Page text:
Summer of Sound: Audiograms

I have just completed my first full week at Sound Speech and Hearing Clinic. My orientation week focused on everything from Audiology to Speech-Language Pathology and even how to file insurance claims and write HICFAs (Health Insurance Claim Forms). A very important part of my orientation week was understanding hearing test audiograms.

An audiogram is a chart that graphically displays the softest sounds an individual can hear. The patient sits in a sound booth and listens to frequencies from low-pitches to high-pitches and the audiologists determines the softest sound heard at each frequency. The frequency is measured in Hertz (Hz) and ranges from 125 – 8000 Hz. Frequency is found on the horizontal axis of the graph whereas intensity is on the vertical axis. Intensity is a measure of how loud or soft a sound is and is scaled in decibels (dB HL). The normal hearing threshold is between 0-20 dB HL and hearing loss varies from mild (beyond 20 dB HL) to profound (beyond 90 dB HL).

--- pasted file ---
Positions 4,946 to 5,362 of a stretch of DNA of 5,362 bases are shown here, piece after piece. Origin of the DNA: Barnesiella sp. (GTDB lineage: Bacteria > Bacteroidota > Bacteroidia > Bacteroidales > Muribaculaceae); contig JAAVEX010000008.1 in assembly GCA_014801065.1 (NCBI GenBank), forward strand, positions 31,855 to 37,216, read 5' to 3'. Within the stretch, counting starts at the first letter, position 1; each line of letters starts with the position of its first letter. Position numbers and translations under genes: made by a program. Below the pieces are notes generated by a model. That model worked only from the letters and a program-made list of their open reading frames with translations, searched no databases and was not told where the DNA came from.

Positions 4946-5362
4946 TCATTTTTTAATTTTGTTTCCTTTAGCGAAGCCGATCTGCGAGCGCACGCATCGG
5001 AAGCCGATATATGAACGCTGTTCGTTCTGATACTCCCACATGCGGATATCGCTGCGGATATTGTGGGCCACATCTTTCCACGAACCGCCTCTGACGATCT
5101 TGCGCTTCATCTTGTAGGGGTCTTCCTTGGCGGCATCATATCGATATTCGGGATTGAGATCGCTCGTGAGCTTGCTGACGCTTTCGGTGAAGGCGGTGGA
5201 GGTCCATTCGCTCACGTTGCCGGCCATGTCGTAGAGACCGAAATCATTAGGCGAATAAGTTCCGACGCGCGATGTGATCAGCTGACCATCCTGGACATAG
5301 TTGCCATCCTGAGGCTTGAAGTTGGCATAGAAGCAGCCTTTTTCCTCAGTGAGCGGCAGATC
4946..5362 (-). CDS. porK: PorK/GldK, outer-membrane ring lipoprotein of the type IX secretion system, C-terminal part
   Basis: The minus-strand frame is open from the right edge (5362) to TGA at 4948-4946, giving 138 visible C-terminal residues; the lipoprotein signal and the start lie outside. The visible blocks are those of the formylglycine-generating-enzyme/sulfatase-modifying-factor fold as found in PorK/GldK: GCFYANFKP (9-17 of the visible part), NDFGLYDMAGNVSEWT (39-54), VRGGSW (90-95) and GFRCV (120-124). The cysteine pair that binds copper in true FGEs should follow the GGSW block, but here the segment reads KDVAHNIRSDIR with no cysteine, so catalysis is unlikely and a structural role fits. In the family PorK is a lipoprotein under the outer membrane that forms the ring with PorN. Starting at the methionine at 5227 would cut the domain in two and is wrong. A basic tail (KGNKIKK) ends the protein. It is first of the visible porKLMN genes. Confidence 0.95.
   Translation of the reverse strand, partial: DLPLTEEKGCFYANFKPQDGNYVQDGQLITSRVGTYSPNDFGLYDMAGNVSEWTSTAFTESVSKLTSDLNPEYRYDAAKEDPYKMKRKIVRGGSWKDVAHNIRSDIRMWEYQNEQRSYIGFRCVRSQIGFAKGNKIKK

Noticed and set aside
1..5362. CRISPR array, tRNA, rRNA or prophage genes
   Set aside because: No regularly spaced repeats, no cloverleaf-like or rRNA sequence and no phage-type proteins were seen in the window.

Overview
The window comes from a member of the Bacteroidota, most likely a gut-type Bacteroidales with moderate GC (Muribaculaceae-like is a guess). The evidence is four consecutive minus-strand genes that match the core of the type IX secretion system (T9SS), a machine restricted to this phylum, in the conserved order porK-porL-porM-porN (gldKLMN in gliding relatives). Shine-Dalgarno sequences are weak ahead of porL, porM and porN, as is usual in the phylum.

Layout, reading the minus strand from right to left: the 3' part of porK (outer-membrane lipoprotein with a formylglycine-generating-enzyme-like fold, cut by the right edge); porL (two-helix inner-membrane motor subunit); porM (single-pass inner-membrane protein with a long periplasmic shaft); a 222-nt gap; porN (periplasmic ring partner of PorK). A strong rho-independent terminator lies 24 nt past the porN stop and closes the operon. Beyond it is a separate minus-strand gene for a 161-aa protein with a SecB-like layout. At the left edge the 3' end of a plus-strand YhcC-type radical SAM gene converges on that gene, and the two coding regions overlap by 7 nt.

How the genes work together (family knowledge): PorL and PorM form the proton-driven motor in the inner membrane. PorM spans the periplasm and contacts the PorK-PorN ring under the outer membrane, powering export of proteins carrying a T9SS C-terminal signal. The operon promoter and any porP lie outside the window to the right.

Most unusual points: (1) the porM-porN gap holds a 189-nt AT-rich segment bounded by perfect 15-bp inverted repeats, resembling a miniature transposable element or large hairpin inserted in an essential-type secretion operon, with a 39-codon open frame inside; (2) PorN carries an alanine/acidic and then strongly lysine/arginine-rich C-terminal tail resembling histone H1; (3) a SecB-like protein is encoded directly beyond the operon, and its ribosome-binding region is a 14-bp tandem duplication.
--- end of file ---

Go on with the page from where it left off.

Both ears are tested independently and graphed individually. The right ear is graphed with a circle or triangle, and the left ear is graphed with a square or an X.

Audiograms allow audiologists to determine at what intensities one is hearing different frequencies. In the audiogram above, the right ear has normal hearing sensitivity, while the left hear has a mild hearing loss that slopes down into the severe hearing loss range.

Although audiograms are a very important visual representation of one's hearing thresholds, they are just one part of the hearing assessment; stay tuned for my next post about eardrums, the middle ear, and tympanograms!